About it’s only audio

Welcome, stranger! You’ve arrived at my second third web presence.

It’s only audio is a simple blog about various topics in the world of DIY audio, written from the perspective of an engineer (and not an audiophile).

Audio, especially high-end (eugh, even the word makes me cringe) is full of both dogma and snobbery, enough to make beginners rethink their new found hobby entirely. Which is a shame, because audio is not hard! An old and wise engineer (he even had a beard, so he must be very wise indeed) once told me the following

In Sony, newly recruited engineers would start their career in the video department, gradually passing onto other divisions. However, those that did not prove themselves worth their salt in the video department were sent to the audio department.

I honestly don’t know if that story was true. It was the same engineer who sent me to the warehouse to ask for a p-type vacuum tube. However, the morale of the story is true. Audio is not hard. From the viewpoint of RF engineers, we meddle around with almost DC. There are no magic tricks and no magic components. Stick to a few basic principles and use some logical thinking and you will come a very long way indeed.

The other reason for calling this website it’s only audio is that it is really only audio. As indicated above, I’m probably too dumb for any other disciplin. But at the same time I do love audio and that is what makes me good at it, or at least better then at other things.

So here we are. Too dumb for video, but at least we’re in it together. Let’s have some fun!

About the author

I am a recovering audiophile. The bug bit me almost two decades ago, and spiraled quite badly out of control. At the time I was studying electrical engineering and having access to my university’s basements full of vacuum tubes was not helping either. I ended up spending the better part of the first decade building loudspeakers, DACs, amplifiers and turntables, writing  websites and even running a part time audiophile modification and DIY shop.

Funnily enough that actually brought me back from the brink, being able to buy the right measurement equipment and doing lots of learning through listening and measuring yielded the much needed insight that it’s not about the golden plugs and silver wires, but about choosing the right concept and thinking before doing.

The last decade I have spent in the employment of others in the electronic industry, working for audio and automotive companies. Needless to say I sometimes get very biased towards ICs and systems that I helped design or know intimately. That does however not mean that what I write here represents those companies’ views. It just means you can not trust me to be truly impartial 🙂 As always, check not only the opinion, but the writer’s motive as well.

If you want to use my experience or services, I will gladly consider that, so feel free to get in touch.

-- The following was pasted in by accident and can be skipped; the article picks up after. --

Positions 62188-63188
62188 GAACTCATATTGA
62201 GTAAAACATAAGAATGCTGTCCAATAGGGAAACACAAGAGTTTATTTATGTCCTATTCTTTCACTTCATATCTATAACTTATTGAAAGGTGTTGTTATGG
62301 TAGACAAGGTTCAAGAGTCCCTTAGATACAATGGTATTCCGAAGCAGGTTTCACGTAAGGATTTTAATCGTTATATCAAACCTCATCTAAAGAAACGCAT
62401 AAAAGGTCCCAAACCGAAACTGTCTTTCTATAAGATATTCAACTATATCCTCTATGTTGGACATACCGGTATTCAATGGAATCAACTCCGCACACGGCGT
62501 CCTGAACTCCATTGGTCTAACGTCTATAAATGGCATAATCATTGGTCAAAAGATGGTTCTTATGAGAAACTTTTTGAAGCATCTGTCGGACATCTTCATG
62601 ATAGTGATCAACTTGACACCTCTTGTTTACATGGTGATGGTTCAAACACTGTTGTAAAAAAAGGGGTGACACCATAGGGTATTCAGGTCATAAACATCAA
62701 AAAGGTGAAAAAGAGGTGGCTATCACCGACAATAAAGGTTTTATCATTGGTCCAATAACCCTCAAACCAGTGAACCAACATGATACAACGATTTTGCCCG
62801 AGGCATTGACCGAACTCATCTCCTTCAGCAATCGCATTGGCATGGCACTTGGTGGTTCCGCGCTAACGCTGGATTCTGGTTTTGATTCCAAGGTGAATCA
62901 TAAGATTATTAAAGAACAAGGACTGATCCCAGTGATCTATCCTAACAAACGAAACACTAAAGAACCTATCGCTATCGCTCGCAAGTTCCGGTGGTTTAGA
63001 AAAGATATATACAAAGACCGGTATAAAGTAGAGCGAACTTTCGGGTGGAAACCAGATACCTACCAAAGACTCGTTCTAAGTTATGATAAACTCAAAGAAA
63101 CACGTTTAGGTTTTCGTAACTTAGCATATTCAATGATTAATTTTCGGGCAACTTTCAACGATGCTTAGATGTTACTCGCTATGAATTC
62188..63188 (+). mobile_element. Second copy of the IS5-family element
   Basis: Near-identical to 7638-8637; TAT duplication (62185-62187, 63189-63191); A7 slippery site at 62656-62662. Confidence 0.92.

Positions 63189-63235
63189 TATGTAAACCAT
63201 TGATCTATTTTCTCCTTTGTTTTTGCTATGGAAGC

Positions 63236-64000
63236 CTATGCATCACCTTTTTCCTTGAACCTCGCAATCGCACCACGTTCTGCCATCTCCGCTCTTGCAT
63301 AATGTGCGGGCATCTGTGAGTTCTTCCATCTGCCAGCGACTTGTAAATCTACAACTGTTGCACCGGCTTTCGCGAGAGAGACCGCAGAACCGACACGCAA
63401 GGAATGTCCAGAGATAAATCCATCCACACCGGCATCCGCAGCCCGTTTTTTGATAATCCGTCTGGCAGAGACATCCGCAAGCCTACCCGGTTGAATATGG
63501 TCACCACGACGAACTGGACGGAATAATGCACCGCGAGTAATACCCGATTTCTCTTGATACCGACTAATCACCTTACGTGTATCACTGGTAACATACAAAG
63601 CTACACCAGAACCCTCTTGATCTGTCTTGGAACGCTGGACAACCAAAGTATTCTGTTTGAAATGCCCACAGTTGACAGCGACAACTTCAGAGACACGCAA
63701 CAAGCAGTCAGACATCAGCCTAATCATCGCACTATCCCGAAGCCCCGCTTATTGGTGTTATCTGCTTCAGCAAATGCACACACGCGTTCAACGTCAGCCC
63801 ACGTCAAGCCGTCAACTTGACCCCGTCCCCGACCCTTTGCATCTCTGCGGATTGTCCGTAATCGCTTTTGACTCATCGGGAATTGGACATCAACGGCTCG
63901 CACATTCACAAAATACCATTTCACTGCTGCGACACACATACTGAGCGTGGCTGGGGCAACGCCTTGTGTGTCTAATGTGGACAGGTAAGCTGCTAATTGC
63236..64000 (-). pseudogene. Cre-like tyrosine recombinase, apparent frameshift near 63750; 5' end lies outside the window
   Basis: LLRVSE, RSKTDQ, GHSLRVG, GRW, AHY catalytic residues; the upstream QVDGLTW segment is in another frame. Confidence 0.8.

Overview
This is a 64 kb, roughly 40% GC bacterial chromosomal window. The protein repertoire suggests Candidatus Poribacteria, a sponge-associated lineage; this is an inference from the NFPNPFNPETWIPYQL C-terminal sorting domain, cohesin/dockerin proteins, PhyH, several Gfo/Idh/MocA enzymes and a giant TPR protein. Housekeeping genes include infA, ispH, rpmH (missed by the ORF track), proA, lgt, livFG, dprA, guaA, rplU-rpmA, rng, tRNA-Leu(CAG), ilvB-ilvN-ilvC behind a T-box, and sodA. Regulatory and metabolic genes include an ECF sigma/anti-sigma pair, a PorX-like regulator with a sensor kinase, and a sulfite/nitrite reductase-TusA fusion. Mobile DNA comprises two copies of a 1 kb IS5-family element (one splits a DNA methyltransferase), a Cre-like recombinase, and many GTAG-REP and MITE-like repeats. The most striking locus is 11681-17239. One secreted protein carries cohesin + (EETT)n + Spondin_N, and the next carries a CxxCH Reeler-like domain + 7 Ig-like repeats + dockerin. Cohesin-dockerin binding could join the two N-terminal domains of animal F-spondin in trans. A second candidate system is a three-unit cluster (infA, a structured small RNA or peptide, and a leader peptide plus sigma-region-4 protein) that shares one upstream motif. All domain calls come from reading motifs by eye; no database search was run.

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7 thoughts on “About it’s only audio

  1. Doekle

    hi Dude! nice that you are again in the air. So still in audio? Old habits dont easily fade dont they :). greetings.

    Reply
  2. Christian de Godzinsky

    Hi,

    Nice to stumble over your page. I see that you have purchased an Audio Precision System 2. That is a device I have been dreaming of and wonder if you could give me a hint about what would be a bargain price for an used unit? Being myself an audiophile and still lacking a good analyzer is as being a carpenter without a chisel…

    Reply
    1. remco Post author

      Difficult to answer succinctly. I’ve switched to APX shortly after going ‘pro’. Reason: software and hardware are currently supported, if my lab burns down I can buy another, use all the test files, interface and utility/automation software I’ve written and get back to work. Time is money here.

      If you want the cheapest way to get into audio testing, get a good System One (yes, One), buy the USB interface from Udo and a set of filters (AWT/B20K minimum) and you’re playing with the big boys. Runs on win10 and service manual is available freely from AP themselves.

      A System Two will cost more but have more modern and non-custom hardware, but no service support and no manuals available. That may change in the future and then I will remcomend a Sys2 over a Sys1. Unless you can, as I did, buy 2 identical units (one of which working), servicing is really a pain.

      Reply
  3. Christian de Godzinsky

    Hi Remco,

    Thank you for your long and insightful reply. Highly appreciated! APX units cost a fortune, you can get a decent car for that price… aarghhh… (***envy***)

    Seriously speaking, I think I opt for the AP System One. I have a HP8903B but I need slightly better performance and automated functions. The System One seems to be a good next step. A good one is a unity that passes all self-tests – or is there a better definition for a good one?

    Thanks again for your vise and kind advice,

    Christian

    Reply
    1. remco Post author

      Well that’s why I don’t have a decent car…
      Automated functions are waaaay underrated. The things you can do with APBasic are essentially limitless.
      You’re right, the first one you buy should be hassle free. Don’t pay lots of $$$ for options – most are useless. Spend the money on the USB interface instead.

      Reply

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